According to decisiondata.org, in 2019 the average average household cable package was $217.42 per month. When compared to a streaming service such as Netflix, their highest priced subscription plan tops out at $17.99 a month. That’s a savings of over 91% and ad-free to boot. For many households, numbers like these make cord cutting a no-brainer.
3. Award-winning CONTENT.
These Over-the-Top Television providers are doing more than streaming content – they’re creating it too.
According to Whistleout.com, Netflix has the most original content with 461 out of 726 total original titles (or 63.5%) across all streaming platforms. With numbers like that it’s no surprise Netflix is the reigning champ of streaming.
Netflix, Amazon Prime, and Disney+ consistently create new films and series for their platforms and retain exclusive streaming rights for other content.
Who remembers HBO’s blockbuster, Games of Thrones? It may have cost $1.5 billion for its pricey sets and special effects, but it also brought in $3.1 billion in revenue in the form of subscriptions. Without a doubt, original content on streaming is big business – big enough to rival Hollywood.
What’s the Difference between OTT and CTV (Connected TV)?
With so many acronyms dancing around in our heads it’s easy to get OTT and CTV confused. Here’s one of the best explanations between the two I’ve found thus far:
“OTT means you are accessing content ‘over the top’ of infrastructure providers. If you’re buying bandwidth from one provider like Comcast but subscribing to Hulu, you’re going over-the-top of the provider that provided you the bandwidth. You’re using the bandwidth provider as an access layer but not as the main way you’re accessing content.” – Tal Chalozin, Co-founder and CTO, Innovid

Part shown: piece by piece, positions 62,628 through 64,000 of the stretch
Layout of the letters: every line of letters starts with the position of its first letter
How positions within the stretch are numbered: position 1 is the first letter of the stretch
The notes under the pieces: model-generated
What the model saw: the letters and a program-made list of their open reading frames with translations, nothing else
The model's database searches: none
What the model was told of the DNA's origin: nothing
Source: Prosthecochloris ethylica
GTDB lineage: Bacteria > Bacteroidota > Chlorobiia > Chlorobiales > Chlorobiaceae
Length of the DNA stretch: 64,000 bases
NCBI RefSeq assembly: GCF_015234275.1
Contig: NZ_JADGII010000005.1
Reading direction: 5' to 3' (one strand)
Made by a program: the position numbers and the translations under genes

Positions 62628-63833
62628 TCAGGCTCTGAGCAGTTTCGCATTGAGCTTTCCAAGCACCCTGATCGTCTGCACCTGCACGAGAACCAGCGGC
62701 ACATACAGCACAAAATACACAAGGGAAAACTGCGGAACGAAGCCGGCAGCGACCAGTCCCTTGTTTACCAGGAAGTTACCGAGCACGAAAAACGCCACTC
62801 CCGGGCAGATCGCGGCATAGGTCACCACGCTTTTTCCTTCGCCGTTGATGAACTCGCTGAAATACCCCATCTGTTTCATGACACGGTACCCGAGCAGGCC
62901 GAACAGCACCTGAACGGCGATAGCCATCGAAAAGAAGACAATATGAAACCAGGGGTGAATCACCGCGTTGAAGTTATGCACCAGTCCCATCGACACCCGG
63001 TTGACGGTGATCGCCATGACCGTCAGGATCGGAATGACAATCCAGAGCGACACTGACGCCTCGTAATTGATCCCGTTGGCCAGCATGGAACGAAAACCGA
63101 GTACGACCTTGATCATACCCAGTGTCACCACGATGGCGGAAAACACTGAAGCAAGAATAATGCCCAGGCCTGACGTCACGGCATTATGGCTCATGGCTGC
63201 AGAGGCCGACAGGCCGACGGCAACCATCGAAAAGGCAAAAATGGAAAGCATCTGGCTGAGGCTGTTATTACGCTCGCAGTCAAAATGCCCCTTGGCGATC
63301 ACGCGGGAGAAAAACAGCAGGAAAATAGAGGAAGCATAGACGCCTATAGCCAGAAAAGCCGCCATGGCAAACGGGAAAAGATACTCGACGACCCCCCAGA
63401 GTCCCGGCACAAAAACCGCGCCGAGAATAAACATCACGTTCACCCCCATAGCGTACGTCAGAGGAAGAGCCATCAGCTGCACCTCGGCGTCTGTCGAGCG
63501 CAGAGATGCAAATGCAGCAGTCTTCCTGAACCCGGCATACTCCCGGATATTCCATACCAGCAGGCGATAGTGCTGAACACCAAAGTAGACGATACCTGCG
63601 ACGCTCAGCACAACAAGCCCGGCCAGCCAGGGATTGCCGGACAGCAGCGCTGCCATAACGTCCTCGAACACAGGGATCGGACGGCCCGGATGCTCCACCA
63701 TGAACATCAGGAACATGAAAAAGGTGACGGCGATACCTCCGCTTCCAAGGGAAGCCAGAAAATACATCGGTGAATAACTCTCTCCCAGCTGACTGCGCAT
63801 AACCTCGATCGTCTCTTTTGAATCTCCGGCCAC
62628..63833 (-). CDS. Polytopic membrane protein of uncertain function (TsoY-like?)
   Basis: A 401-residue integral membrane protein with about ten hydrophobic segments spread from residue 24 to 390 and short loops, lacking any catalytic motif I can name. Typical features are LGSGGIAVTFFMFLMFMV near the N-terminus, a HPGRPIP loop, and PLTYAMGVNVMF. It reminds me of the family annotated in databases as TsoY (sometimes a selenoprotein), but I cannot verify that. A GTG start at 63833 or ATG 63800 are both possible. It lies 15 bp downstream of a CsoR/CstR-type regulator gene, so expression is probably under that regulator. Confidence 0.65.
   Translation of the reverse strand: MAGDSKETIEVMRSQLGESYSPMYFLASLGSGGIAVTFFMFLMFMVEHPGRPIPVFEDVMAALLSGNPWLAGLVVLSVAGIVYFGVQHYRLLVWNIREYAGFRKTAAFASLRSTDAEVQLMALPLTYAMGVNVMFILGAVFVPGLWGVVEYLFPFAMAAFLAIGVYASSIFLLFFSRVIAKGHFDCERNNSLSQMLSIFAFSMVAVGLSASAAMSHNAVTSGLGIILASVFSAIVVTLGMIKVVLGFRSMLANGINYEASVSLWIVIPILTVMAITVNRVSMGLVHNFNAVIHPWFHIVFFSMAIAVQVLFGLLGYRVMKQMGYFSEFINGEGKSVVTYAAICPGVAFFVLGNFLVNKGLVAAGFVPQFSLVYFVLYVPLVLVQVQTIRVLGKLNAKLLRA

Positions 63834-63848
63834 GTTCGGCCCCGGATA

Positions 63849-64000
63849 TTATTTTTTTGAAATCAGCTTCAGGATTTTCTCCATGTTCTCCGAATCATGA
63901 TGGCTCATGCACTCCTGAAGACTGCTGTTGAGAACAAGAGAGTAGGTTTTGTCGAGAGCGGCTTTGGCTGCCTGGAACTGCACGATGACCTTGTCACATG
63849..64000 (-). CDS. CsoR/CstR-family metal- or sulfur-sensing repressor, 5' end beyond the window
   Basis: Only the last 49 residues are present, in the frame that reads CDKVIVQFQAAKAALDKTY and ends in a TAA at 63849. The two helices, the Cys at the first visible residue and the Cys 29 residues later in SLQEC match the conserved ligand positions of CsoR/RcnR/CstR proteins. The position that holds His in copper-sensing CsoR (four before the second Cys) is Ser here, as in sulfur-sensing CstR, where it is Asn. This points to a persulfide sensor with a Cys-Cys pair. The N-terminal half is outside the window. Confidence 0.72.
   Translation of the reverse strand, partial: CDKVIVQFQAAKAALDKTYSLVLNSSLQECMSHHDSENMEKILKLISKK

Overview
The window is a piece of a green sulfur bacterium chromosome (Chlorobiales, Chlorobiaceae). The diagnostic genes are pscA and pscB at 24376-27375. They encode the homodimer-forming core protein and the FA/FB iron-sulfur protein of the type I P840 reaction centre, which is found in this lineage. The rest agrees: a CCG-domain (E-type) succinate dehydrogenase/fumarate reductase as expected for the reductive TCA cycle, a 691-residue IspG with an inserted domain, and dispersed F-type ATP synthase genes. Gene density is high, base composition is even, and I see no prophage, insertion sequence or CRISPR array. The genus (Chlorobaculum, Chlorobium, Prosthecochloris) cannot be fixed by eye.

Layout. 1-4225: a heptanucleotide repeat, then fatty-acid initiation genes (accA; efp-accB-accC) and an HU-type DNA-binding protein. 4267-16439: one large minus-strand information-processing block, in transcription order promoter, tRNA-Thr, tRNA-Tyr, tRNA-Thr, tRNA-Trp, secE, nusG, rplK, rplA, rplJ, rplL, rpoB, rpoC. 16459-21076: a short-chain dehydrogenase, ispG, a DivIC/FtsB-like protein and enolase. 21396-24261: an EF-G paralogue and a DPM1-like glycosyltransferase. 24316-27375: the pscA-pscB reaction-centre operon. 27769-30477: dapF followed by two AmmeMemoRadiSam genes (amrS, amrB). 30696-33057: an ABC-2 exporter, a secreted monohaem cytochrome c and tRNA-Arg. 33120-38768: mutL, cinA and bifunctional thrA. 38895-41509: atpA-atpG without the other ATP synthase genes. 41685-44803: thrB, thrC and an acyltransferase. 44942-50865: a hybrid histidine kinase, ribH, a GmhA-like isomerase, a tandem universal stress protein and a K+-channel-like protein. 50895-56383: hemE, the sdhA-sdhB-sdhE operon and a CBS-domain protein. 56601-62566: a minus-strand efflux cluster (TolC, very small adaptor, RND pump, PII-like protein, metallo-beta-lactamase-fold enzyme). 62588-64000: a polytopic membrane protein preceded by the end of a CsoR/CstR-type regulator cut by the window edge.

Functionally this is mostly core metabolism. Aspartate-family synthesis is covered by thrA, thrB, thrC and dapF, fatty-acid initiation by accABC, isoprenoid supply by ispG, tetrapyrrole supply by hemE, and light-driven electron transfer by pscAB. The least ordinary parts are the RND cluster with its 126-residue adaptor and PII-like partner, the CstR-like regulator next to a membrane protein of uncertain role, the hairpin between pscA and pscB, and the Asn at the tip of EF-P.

In other words, CTV is the device by which you access content. You need an actual device to consume the content. An analogy would be using TMobile for cell service, but accessing that service through your iPhone. In this scenario TMobile is the OTT and your iPhone is the CTV.
How can OTT help Advertisers battling the iOS 14 update?
If you’re a savvy marketer or advertiser, Over-the-Top Television can be a great tool for reaching demographics no longer accessible due to the iOS14 update.
To recap if you’re not familiar, the Apple’s iOS14 update requires all apps on their App Store to show an App Tracking Transparency (ATT) prompt. This prompt requires users to either opt-in or opt-out from allowing an app to collect and share their data and track their usage.
As a small business owner, you might be thinking – what does this have to do with me? I don’t make apps?
This is where it gets tricky and why advertisers and media buyers are understandably fearful.
The opt-in/out prompt changes the Identifier for Advertisers (IDFA). The IDFA is how devices assign identity markers to an Apple device that is being tracked and has allowed advertising. These markers allow users to essentially be tagged and categorized without revealing any personal information.
These IDFA’s are what the Facebook pixel uses to report back user events and actions on its app. That same pixel that you most likely have embedded on your site so you can build smarter, more targeted campaigns.
Example of the Ad Targeting Changes Caused by iOS 14